“I thought tonight’s talk was on flower arranging,” Muriel whispered to her neighbour, “Perhaps they changed it at the last minute.”
The speaker who rose to address the group was imposing. She was tall and willowy and wore a long dress that shimmered in the lamplight and seemed at one moment white, the next silver and the next grey. Muriel failed to catch her name.
“Don’t you find it chilly?” Muriel whispered, “I hope the central heating hasn’t failed like it did last year. We’ll soon be into November, you know.”
“You’ll have heard of the Pendle Witches,” the speaker began, “But how many of you know about the Scorton Spectre?”
There were puzzled looks from her audience.
“The tale is generally kept quiet,” she went on, “With good reason. The Spectre appears only once a year on All Hallows’ Eve and can be seen only by certain special people.”
Muriel glanced at her diary. Today was October 31st.
“Nowadays Halloween has become an excuse for parties and silly pranks” the speaker continued, “But in fact All Hallows’ Eve, is the time when souls are released from purgatory and return briefly to earth.”
“Superstitious rubbish!” muttered Muriel.
“The Scorton Spectre began life many years ago as a lovely young girl living on the edge of the village. Her beauty was such that all men desired her and all women envied her. She had many suitors and led them a merry dance. At least two duels were fought over her and she was known locally as the Scorton Strumpet.”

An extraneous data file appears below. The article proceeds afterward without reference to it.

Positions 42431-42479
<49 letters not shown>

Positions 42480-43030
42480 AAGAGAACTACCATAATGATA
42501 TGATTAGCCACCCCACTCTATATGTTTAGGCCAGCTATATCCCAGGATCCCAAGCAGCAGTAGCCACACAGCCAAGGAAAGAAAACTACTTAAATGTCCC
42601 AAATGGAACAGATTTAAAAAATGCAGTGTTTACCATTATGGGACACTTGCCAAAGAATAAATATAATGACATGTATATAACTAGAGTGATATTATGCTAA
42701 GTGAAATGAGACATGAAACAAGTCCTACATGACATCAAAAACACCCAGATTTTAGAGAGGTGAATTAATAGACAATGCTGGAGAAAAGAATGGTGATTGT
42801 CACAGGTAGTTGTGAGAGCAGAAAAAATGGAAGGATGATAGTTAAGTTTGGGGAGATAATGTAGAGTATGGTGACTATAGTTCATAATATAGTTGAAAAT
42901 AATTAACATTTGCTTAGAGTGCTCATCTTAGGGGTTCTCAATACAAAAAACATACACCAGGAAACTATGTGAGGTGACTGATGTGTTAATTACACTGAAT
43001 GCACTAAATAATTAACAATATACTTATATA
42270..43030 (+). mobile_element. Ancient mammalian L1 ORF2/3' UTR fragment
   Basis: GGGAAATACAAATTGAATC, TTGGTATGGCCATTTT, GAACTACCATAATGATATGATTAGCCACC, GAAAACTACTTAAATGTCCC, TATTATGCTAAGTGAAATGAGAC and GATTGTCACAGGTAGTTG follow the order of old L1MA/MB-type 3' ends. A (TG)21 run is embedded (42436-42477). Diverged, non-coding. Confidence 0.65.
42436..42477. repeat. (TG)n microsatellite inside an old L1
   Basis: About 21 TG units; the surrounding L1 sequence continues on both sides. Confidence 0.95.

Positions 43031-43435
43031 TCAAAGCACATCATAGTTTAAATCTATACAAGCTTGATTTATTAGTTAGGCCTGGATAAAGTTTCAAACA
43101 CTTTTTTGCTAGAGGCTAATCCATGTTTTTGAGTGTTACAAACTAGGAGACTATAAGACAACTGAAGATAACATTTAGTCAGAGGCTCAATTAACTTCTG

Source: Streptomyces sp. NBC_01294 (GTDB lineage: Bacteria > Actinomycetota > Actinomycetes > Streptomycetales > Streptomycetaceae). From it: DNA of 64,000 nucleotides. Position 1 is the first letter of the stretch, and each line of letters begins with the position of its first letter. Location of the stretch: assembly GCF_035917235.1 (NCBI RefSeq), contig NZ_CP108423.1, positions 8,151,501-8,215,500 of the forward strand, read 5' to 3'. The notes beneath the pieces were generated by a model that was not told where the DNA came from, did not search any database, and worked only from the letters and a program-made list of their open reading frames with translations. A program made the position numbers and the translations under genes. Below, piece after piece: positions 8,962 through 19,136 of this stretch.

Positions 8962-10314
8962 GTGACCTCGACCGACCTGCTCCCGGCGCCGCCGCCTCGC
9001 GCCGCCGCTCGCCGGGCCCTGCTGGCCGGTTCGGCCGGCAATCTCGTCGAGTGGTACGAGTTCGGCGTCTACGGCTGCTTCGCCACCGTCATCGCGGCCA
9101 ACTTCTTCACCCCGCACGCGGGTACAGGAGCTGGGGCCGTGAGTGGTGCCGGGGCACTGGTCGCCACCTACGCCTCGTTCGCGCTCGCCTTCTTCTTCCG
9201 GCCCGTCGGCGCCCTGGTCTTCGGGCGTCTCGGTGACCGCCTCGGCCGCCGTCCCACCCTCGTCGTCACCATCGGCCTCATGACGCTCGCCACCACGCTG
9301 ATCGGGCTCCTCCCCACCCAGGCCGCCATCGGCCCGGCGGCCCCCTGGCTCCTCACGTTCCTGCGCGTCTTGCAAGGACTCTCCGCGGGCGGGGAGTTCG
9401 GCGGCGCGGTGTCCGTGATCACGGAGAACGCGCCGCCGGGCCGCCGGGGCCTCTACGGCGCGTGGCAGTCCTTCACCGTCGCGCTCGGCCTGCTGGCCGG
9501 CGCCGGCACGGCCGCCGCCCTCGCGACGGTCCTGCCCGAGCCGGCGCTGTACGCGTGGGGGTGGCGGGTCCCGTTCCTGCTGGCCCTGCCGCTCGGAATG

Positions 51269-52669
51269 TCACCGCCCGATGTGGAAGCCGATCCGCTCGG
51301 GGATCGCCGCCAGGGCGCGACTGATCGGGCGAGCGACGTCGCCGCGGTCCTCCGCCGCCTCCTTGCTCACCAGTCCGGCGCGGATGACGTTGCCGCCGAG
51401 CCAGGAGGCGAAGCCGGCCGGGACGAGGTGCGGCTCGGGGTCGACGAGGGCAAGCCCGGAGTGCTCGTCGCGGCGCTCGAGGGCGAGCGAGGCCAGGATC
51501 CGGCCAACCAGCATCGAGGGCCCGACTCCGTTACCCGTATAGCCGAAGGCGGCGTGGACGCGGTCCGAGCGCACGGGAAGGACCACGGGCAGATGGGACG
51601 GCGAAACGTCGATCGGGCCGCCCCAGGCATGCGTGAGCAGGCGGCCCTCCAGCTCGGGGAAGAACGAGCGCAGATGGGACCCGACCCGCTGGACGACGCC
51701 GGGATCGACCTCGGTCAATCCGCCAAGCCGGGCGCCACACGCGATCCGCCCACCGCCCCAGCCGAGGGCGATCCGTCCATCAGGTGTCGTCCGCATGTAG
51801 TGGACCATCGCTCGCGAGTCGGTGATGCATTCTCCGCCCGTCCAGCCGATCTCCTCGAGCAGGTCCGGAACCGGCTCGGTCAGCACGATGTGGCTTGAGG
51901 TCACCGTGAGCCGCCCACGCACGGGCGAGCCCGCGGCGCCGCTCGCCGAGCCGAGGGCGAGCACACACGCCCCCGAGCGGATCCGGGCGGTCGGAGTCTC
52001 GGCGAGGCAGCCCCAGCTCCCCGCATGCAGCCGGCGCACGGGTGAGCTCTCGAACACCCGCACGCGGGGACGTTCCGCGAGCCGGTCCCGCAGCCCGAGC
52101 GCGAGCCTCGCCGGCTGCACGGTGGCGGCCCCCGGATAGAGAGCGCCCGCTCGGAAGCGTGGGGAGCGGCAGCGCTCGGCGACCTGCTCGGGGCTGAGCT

“Eventually she married a rich old fellow who died shortly afterwards, leaving her a wealthy widow. There was a rumour that his death wasn’t due solely to natural causes but nothing could ever be proved. Like the prodigal son in the Bible, she lived a riotous life of gambling and debauchery. Unlike him, she died a pauper.”
“However on my deathbed I struck a bargain with the Lord. I should not suffer eternal damnation if I could persuade others to repent. Every year on All Hallows’ Eve I return to my birthplace, where I can be seen only by those who will die within twelve months.”
Had Muriel misheard? Was the speaker telling her own life story or was it a trick to hold the audience’s attention?
Her head began to whirl. She felt icy fingers stroking the back of her neck and heard a soft voice reminding her of her faults.
“Wake up, Muriel,” her friend nudged her, “They’re bringing the tea round.”
“Wasn’t that a wonderful talk,” the tea hostess enthused, “I’ve always been interested in flower arranging.”
The Spectre had vanished. Muriel didn’t dare ask her friends which talk they had heard, one on floral decoration or the grim story of the Scorton Spectre.
The following year in July members were asked to stand for a minute’s silence to remember “our dear friend and fellow member, Muriel who passed away suddenly last week.”